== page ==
(I acknowledge the Traditional Owners of the land, the Boon Wurrung people of the Kulin Nation, and pay respect to their Elders, past and present.)
I have lived in the same area of Melbourne, Australia, for my entire life ⏤ 23 years to be exact ⏤ and 2 hours away from here is Wilsons Promontory National Park. But up until the 1st of January 2019, I had never been.
For those who may not know about Wilsons Prom, it’s 50,460 hectares of national park and 15,500 hectares of marine national park, located at the southernmost point of mainland Australia. It’s big, beautiful, luscious and packed with wonderful things to explore. I bet you’re already wondering why I didn’t visit sooner… And don’t worry, I’m asking myself the same thing.
But instead of getting drunk on New Year’s Eve and waking up with a hangover, I went to bed at about 10 pm and woke up early to head on a magical day trip to Wilsons Prom. Better late than never, right?
Due to it being the middle of summer, I was lucky enough to have a lot of daylight hours to explore. I entered the park at about 9 AM, and didn’t leave until after 8 PM. But depending on the time of year that you choose to visit, it’s advised that day trippers exit the park before sunset, so definitely keep that in mind.
The park itself is HUGE, so you certainly won’t have time to see everything (you’d probably need a whole week there and some good walking shoes, as some of the hikes are pretty intense), but for those like me who just want a quick day trip, it’s definitely more than doable!
Entry is free so you just drive through the gates and start your journey through the park. But my suggestion would be to stop at the entrance and grab a map ⏤ or download it here ⏤ as signs can easily be missed.
AND MAKE SURE YOU HAVE ENOUGH FUEL! There are no petrol stations inside the park, so please ensure you have enough fuel to last for the day.
What to do:
How you spend your time in Wilsons Prom is totally up to you; you can spend your whole day at one of the many incredible beaches, do a few short walks, hike up to the summit of Mount Oberon, or even go on a scenic drive. The options are endless so my suggestion would be to just choose whatever feels right on the day.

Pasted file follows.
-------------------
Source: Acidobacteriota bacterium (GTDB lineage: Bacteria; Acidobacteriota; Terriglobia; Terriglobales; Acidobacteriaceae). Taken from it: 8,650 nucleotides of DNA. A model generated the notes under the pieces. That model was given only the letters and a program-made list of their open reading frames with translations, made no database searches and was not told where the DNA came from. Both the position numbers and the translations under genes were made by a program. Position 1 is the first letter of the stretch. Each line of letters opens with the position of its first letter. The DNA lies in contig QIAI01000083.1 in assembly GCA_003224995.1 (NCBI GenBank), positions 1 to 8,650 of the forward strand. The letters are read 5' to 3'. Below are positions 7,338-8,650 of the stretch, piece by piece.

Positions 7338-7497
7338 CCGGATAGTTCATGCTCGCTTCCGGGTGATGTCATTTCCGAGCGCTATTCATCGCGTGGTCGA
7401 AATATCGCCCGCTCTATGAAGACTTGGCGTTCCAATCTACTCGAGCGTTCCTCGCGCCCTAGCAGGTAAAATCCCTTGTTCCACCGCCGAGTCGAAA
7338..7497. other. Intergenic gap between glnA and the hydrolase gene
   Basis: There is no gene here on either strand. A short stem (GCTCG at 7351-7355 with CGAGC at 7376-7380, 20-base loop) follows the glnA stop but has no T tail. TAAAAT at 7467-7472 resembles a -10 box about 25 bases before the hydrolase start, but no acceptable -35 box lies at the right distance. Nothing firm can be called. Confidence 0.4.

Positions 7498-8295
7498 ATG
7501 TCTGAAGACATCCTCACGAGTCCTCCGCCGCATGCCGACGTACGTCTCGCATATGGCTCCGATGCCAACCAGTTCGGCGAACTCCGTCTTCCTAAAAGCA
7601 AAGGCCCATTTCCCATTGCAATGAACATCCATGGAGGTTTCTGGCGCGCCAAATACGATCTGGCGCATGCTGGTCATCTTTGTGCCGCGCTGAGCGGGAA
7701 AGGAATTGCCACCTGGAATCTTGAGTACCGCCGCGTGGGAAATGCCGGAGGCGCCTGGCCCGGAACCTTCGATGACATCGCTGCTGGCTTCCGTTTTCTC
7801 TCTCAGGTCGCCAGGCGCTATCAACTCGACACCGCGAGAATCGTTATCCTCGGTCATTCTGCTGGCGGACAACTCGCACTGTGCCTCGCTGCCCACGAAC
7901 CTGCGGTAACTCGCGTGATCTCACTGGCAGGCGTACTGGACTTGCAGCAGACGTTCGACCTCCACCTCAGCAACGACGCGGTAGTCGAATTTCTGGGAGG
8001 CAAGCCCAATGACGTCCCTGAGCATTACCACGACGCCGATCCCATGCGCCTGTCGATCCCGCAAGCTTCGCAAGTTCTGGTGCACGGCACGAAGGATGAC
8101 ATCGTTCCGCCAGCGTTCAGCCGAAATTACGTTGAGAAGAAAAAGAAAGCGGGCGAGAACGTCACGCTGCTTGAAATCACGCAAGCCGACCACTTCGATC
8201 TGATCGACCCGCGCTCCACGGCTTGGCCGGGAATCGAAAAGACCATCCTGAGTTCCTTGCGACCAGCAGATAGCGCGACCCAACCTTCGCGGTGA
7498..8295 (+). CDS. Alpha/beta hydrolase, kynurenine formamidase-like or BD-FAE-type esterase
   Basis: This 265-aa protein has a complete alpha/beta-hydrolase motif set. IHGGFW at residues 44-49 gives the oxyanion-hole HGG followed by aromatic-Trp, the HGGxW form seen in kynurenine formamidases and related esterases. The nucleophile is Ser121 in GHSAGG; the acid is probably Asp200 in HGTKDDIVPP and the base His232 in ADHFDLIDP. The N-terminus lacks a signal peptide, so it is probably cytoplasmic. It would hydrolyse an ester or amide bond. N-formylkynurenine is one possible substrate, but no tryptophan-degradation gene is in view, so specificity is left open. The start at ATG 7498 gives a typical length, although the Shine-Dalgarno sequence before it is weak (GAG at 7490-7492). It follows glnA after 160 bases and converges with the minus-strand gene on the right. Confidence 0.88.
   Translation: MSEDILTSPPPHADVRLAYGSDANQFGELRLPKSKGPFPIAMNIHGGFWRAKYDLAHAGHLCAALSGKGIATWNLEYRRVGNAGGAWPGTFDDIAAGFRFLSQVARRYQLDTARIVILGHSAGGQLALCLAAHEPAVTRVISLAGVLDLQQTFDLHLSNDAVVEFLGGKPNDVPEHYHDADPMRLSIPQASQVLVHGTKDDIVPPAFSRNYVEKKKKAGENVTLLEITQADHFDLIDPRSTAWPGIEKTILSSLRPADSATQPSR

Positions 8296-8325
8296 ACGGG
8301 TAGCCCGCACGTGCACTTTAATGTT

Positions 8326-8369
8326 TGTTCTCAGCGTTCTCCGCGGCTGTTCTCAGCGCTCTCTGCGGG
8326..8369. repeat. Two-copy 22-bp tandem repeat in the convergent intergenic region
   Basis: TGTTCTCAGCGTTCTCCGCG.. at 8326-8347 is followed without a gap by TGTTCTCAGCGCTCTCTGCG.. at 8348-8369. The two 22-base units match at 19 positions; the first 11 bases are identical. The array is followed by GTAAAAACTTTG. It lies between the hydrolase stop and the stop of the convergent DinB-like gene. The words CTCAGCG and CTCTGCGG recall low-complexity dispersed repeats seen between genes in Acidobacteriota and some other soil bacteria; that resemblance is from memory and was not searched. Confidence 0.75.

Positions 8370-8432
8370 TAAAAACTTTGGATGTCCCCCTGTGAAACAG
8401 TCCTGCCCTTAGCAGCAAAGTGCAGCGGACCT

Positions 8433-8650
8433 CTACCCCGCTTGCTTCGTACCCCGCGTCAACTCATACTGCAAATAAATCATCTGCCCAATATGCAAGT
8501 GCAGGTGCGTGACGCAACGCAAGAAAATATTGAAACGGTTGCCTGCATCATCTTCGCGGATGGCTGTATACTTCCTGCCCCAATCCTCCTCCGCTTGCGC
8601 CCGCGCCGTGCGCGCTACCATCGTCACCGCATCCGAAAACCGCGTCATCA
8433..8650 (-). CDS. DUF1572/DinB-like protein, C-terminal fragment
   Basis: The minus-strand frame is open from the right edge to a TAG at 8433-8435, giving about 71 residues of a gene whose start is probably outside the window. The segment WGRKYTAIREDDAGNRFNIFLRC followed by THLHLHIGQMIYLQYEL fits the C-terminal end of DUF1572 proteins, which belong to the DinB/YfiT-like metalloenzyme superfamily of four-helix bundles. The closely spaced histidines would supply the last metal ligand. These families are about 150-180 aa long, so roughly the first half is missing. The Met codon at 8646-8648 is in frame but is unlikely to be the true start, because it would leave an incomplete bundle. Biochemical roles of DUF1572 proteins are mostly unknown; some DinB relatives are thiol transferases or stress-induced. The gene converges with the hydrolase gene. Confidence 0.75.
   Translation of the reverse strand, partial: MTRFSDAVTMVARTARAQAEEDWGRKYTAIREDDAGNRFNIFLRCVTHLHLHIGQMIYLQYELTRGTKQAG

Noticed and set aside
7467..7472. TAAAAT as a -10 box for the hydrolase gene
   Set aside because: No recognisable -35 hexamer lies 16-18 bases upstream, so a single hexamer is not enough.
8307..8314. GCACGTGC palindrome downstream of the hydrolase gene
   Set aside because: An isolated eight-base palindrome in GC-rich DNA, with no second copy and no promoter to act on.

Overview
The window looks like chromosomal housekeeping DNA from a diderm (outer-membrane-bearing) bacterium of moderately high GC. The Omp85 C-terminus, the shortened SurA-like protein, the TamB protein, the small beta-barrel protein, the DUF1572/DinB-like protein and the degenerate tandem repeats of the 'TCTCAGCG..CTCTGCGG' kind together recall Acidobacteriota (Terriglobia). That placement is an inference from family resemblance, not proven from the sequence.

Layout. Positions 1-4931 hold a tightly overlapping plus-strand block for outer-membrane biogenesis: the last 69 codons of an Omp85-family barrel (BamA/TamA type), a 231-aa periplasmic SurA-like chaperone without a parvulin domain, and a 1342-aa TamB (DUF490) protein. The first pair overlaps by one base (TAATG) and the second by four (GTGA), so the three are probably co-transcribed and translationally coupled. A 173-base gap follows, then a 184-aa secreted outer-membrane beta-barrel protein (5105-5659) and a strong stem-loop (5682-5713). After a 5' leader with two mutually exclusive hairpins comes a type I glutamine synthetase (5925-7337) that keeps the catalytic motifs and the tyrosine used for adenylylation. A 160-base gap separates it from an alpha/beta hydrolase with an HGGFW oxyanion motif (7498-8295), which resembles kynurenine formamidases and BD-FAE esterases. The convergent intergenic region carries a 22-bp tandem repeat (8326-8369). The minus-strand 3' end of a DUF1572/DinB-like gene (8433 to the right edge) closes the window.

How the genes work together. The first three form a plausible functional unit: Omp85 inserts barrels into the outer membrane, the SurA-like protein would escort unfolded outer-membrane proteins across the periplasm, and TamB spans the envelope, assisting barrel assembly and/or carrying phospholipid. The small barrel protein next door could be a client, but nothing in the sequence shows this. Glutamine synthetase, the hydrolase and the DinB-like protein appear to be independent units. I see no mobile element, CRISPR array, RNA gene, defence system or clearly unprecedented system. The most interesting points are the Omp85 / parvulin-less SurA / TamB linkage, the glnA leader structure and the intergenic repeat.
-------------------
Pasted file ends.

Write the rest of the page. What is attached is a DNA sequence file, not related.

I did most of the short walks that were available, as well as climbing Mount Oberon, seeing wildlife, relaxing on the beach and dancing on the sand dunes too. It was 22km of walking in total… Brutal I know, but totally worth it.
If you love getting out in nature, going on walks and getting to know our local furry friends (from a distance of course), then the Wilsons Prom walks will be totally up your alley. There’s a huge selection of short walks that you can fit into a single-day trip, so as always, do a bit of research and find what interests you the most:
Millers Landing Nature Walk – Easy Walk / 2 km / 45 minutes each way
Prom Wildlife Walk – Easy Walk / 2.3 km return / 1 hour
Big Drift – Medium Walk (walking on soft sand, quite steep in parts) / 2 km / 45 minutes each way
Mount Oberon Summit Walk – Difficult Walk (uphill with stairs near the summit) / 3.4 km / 1 hour each way
Tidal Overlook Circuit – Medium Walk / 3.8 km / 1.5 hours
Pillar Point Lookout – Medium Walk / 1.8 – 2.8 km depending on starting point
Lilly Pilly Link Track – Easy Walk / 1 km / 20 minute
Lilly Pilly Circut – Medium Walk / 5.8 km / 2-3 hours return
Mount Bishop Summit – Hard Walk / 3.7 km / 45 mins to 1 hour each way
There are also walks that connect all of the bays and beaches, so you can walk along the beautiful coastline if that suits! These are a great way to get your heart rate up whilst cooling off in the ocean at every stop.
For those that like the idea of spending the ENTIRE day walking, there’s a long 19.1 km hike to the Lightstation, which will take about 6 hours each way… It’s not for the faint-hearted.
A lot of people take a day trip to Wilsons Prom just to soak up the incredible beaches and enjoy the sunshine. In the summer months, the beaches are often swarmed with friends and families making sand castles and playing in the waves.
Squeaky Beach is definitely the most popular due to its shiny white squeaky sand, but there’s also Whisky Bay, Picnic Bay, Cotters Beach, Norman Beach and Five Mile Beach too. Each one has a different walking length in order to reach, so choose one that works best for you.
For reference: Squeaky Beach, Whisky Bay and Picnic Bay all have carparks within a few hundred metres from the water, so they’ll obviously be the most popular for day visitors!
Things to bring:
One of the biggest mistakes that I made on my Wilsons Prom day trip, was not bringing enough packed food. I was under the assumption that Tidal River (which is the main camping/accommodation area) had a few selections for things to eat… How wrong I was.